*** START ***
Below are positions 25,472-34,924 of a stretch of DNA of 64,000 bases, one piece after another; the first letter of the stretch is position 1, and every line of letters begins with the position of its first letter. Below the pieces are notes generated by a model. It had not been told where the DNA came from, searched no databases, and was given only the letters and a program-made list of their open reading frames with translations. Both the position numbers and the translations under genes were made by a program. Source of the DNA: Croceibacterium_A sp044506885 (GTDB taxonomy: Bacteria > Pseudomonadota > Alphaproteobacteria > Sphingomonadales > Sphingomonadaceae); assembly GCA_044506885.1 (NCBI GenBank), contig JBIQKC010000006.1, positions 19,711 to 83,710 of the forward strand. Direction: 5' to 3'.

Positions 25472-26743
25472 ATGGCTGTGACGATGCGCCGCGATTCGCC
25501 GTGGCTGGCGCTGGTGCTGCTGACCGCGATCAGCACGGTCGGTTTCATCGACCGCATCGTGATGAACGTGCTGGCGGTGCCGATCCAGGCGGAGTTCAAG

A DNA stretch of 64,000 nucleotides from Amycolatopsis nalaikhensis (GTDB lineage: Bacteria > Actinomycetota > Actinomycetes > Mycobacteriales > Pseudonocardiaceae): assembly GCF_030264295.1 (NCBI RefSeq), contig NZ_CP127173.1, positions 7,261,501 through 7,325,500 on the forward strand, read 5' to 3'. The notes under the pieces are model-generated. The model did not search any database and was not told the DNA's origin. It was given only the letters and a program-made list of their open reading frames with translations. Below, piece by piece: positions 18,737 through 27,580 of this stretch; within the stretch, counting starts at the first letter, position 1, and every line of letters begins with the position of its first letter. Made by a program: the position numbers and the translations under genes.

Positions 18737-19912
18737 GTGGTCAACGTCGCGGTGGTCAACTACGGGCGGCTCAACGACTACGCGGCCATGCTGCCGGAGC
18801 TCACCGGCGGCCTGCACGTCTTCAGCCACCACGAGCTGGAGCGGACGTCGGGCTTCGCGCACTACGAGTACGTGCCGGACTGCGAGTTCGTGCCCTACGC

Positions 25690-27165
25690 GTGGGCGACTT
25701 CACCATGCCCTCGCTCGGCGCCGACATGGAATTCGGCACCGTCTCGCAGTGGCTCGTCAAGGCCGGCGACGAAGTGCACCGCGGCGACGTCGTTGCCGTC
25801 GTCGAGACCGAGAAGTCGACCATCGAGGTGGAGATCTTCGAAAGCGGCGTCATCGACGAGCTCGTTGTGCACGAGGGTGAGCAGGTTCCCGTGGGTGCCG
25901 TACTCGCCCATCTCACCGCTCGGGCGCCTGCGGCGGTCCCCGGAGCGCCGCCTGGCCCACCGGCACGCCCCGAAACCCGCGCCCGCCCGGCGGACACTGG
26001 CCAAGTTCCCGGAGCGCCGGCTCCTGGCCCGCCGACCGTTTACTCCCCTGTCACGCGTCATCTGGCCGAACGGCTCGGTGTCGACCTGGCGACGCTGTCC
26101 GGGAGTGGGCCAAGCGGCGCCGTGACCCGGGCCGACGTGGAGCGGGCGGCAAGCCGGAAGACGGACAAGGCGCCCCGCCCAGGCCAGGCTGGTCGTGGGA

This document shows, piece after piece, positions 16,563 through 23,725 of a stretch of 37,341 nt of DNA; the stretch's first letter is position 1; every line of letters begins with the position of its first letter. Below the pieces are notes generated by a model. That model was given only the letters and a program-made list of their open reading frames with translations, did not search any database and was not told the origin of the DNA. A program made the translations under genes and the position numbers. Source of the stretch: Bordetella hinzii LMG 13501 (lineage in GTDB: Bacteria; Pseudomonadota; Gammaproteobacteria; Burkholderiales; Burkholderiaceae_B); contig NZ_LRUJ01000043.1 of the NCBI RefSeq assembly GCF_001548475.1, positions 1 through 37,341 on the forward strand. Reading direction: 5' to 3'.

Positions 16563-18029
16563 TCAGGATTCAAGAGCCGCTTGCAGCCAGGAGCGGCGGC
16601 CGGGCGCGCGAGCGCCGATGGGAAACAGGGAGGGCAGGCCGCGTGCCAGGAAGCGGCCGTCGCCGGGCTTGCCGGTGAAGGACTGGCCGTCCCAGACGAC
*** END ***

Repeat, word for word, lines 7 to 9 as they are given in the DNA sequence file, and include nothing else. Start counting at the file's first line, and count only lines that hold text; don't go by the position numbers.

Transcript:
18737 GTGGTCAACGTCGCGGTGGTCAACTACGGGCGGCTCAACGACTACGCGGCCATGCTGCCGGAGC
18801 TCACCGGCGGCCTGCACGTCTTCAGCCACCACGAGCTGGAGCGGACGTCGGGCTTCGCGCACTACGAGTACGTGCCGGACTGCGAGTTCGTGCCCTACGC

Positions 25690-27165